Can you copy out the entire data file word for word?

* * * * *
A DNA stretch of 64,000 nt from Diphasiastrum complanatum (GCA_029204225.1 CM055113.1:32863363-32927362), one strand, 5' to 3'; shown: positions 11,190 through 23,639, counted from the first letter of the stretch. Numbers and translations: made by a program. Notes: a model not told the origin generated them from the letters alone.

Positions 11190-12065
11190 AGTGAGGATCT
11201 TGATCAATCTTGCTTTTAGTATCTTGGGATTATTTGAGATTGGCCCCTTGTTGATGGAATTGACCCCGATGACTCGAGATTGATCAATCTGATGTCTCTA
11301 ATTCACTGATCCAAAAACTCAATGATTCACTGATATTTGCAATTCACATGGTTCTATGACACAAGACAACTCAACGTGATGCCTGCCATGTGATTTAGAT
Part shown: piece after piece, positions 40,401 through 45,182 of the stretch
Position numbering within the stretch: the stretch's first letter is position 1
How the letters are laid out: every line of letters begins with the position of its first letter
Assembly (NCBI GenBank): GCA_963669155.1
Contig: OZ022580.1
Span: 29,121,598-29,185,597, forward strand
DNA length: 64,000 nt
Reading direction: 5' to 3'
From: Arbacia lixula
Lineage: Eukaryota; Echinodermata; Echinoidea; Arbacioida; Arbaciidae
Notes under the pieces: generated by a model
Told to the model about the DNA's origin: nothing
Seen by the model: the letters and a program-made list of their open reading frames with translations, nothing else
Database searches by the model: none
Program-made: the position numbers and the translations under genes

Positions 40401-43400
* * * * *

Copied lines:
A DNA stretch of 64,000 nt from Diphasiastrum complanatum (GCA_029204225.1 CM055113.1:32863363-32927362), one strand, 5' to 3'; shown: positions 11,190 through 23,639, counted from the first letter of the stretch. Numbers and translations: made by a program. Notes: a model not told the origin generated them from the letters alone.

Positions 11190-12065
11190 AGTGAGGATCT
11201 TGATCAATCTTGCTTTTAGTATCTTGGGATTATTTGAGATTGGCCCCTTGTTGATGGAATTGACCCCGATGACTCGAGATTGATCAATCTGATGTCTCTA
11301 ATTCACTGATCCAAAAACTCAATGATTCACTGATATTTGCAATTCACATGGTTCTATGACACAAGACAACTCAACGTGATGCCTGCCATGTGATTTAGAT
Part shown: piece after piece, positions 40,401 through 45,182 of the stretch
Position numbering within the stretch: the stretch's first letter is position 1
How the letters are laid out: every line of letters begins with the position of its first letter
Assembly (NCBI GenBank): GCA_963669155.1
Contig: OZ022580.1
Span: 29,121,598-29,185,597, forward strand
DNA length: 64,000 nt
Reading direction: 5' to 3'
From: Arbacia lixula
Lineage: Eukaryota; Echinodermata; Echinoidea; Arbacioida; Arbaciidae
Notes under the pieces: generated by a model
Told to the model about the DNA's origin: nothing
Seen by the model: the letters and a program-made list of their open reading frames with translations, nothing else
Database searches by the model: none
Program-made: the position numbers and the translations under genes

Positions 40401-43400